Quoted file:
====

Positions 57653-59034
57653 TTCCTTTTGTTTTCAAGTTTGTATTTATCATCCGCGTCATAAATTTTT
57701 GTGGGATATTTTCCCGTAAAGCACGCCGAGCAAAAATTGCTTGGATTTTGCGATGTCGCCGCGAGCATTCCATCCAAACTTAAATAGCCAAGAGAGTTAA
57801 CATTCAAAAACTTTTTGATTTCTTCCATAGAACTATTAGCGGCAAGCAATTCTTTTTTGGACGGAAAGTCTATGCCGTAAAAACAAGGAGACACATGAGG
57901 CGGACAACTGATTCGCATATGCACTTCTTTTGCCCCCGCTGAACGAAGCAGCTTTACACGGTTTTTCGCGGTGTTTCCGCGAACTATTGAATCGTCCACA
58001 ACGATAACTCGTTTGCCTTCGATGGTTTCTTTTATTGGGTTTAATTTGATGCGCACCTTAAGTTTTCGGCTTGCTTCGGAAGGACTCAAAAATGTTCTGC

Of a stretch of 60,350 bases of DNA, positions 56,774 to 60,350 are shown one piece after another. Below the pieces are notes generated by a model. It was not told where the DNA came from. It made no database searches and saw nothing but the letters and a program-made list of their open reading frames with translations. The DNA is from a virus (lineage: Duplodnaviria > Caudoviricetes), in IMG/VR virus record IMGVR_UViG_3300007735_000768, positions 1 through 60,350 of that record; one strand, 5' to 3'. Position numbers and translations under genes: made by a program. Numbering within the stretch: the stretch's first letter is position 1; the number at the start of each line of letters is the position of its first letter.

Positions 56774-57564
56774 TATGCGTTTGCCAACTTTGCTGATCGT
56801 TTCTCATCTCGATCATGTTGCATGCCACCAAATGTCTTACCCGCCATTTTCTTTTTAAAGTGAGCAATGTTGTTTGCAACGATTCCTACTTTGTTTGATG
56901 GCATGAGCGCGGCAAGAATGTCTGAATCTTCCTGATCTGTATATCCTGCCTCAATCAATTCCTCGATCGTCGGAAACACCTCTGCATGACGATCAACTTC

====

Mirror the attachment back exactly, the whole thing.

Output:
Positions 57653-59034
57653 TTCCTTTTGTTTTCAAGTTTGTATTTATCATCCGCGTCATAAATTTTT
57701 GTGGGATATTTTCCCGTAAAGCACGCCGAGCAAAAATTGCTTGGATTTTGCGATGTCGCCGCGAGCATTCCATCCAAACTTAAATAGCCAAGAGAGTTAA
57801 CATTCAAAAACTTTTTGATTTCTTCCATAGAACTATTAGCGGCAAGCAATTCTTTTTTGGACGGAAAGTCTATGCCGTAAAAACAAGGAGACACATGAGG
57901 CGGACAACTGATTCGCATATGCACTTCTTTTGCCCCCGCTGAACGAAGCAGCTTTACACGGTTTTTCGCGGTGTTTCCGCGAACTATTGAATCGTCCACA
58001 ACGATAACTCGTTTGCCTTCGATGGTTTCTTTTATTGGGTTTAATTTGATGCGCACCTTAAGTTTTCGGCTTGCTTCGGAAGGACTCAAAAATGTTCTGC

Of a stretch of 60,350 bases of DNA, positions 56,774 to 60,350 are shown one piece after another. Below the pieces are notes generated by a model. It was not told where the DNA came from. It made no database searches and saw nothing but the letters and a program-made list of their open reading frames with translations. The DNA is from a virus (lineage: Duplodnaviria > Caudoviricetes), in IMG/VR virus record IMGVR_UViG_3300007735_000768, positions 1 through 60,350 of that record; one strand, 5' to 3'. Position numbers and translations under genes: made by a program. Numbering within the stretch: the stretch's first letter is position 1; the number at the start of each line of letters is the position of its first letter.

Positions 56774-57564
56774 TATGCGTTTGCCAACTTTGCTGATCGT
56801 TTCTCATCTCGATCATGTTGCATGCCACCAAATGTCTTACCCGCCATTTTCTTTTTAAAGTGAGCAATGTTGTTTGCAACGATTCCTACTTTGTTTGATG
56901 GCATGAGCGCGGCAAGAATGTCTGAATCTTCCTGATCTGTATATCCTGCCTCAATCAATTCCTCGATCGTCGGAAACACCTCTGCATGACGATCAACTTC